Dr. Urbach believes that the influence the Nazi party had on the British monarchy can be traced back to the German relatives of Queen Mary of Teck (1867-1953), the wife of king George V (1865-1953), mother to king Edward VIII (1894-1972), George VI (1895-1952), and grandmother to the current Queen. [Mary was a princess of Teck, in the Kingdom of Württemberg, although she was born and raised in England. Her parents were Francis, Duke of Teck, who was of German extraction, and Princess Mary Adelaide of Cambridge, who was a granddaughter of King George III].

“This has never been analysed in thorough detail though,” said Dr. Urbach. “Again, because letters from the German relatives to Queen Mary, from 1918 onwards, are not available from the Royal Archives.

The journalist from The Times of Israel asked Dr. Urbach whether this withholding of information was happening for fear that the contents might paint a picture of the British Royal Family as deeply anti-Semitic.

“Yes, of course,” Dr. Urbach replied. “The British upper classes were deeply anti-Semitic during this period. This has been swept under the carpet.

Whenever I describe to certain historians how Edward VIII was saying things like ‘put Jews against the wall, they are responsible for everything,’ they respond defending him saying ‘Yeah, but he was friendly with the Rothschilds.’ Of course the Rothschilds were rich and powerful. But did Edward VIII have sympathy with poor Jews in London’s East End ? I don’t think so,” said Dr. Urbach.

When Dr. Urbach requested letters she believes most certainly exist between Charles Edward and Queen Mary, the Royal Archive gave her one postcard and told her nothing else exists.

“The British upper-classes were deeply anti-Semitic during this period. This has been swept under the carpet.

This is bizarre and ridiculous,” said Dr. Urbach.

“We know that Carl Edward visited Queen Mary all the time. So there must be lots of letters. But mysteriously they have all gone. There have been lots of conspiracy theories about this. Because after 1945 there was what has become known as a ‘cleaning up’ mission.” (J. P. O’Malley, ‘British archives hiding royal family’s links to anti-Semitism in 1930s, says historian,’ The Times of Israel, 19 July 2015).

Anthony Blunt, who was once an art adviser to the current Queen – and who later confessed to being a Soviet mole – was sent over to Germany to clean up any evidence of links between the British Royal Family and the Nazi party, said Dr. Urbach. Apparently, the Russian government have a file on this, she added.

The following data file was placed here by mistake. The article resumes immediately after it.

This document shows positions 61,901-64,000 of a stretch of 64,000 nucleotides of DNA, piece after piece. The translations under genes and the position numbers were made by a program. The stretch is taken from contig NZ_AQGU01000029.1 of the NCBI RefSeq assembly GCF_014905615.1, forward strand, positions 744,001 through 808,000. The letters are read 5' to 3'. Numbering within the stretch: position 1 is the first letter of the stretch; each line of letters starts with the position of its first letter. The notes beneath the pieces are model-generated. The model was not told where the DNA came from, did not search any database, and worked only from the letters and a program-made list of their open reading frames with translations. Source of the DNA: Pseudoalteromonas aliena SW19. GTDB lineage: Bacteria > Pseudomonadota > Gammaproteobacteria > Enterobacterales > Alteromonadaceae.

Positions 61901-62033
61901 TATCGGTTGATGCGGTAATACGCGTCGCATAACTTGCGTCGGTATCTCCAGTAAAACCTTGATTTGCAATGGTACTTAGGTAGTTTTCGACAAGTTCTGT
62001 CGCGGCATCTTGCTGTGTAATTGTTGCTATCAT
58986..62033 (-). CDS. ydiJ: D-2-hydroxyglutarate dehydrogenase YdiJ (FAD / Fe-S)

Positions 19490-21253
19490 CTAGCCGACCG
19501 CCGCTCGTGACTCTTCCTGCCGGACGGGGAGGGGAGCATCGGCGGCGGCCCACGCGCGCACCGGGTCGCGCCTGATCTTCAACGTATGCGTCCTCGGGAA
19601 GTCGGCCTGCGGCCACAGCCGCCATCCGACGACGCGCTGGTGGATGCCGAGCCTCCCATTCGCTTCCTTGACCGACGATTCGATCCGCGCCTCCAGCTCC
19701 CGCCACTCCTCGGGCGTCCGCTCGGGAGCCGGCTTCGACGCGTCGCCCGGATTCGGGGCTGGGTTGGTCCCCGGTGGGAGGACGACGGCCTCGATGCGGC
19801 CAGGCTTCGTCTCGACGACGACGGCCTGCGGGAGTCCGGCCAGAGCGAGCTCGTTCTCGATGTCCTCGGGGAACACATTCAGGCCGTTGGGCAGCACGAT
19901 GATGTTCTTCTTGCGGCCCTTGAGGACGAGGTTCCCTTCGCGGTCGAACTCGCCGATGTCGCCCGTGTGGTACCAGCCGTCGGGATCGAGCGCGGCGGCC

“I was ostracised by the Royal Archives because I wanted these papers. Russia has always threatened to publish this file on Blunt, detailing what kind of letters he collected in Germany after the war.

In the United Kingdom, which is a constitutional monarchy, the Royal Family is often portrayed in the British media as apolitical: an institution that represents tradition without political power. But when certain members of that institution are continually attempting to hide their Family’s past dealings with Nazi sympathisers, surely this is highly undemocratic and needs to be investigated further?

Yes, I’m not the only historian saying this,” said Dr. Urbach. “Other historians who want to work at the Royal Archives are afraid to say this publicly.”

Dr. Urbach said that, when she was writing a book on Queen Victoria, she was invited around for tea at the Royal Archives. However, when she started demanding any material involving details of the British monarchy’s dealings with Nazi Germany, the relationship turned sour.

“I was never asked for tea at the Round Tower at Windsor again.

I was ostracised by the Royal Archives because I wanted these papers. The Royal Archives claim that they are a private archive. Of course they are not. The British public are entitled to have access to this correspondence because it’s their history. You cannot just cut it out, or cover it up, because you don’t want to upset the current Queen,” said Dr. Urbach.

Finis coronat opus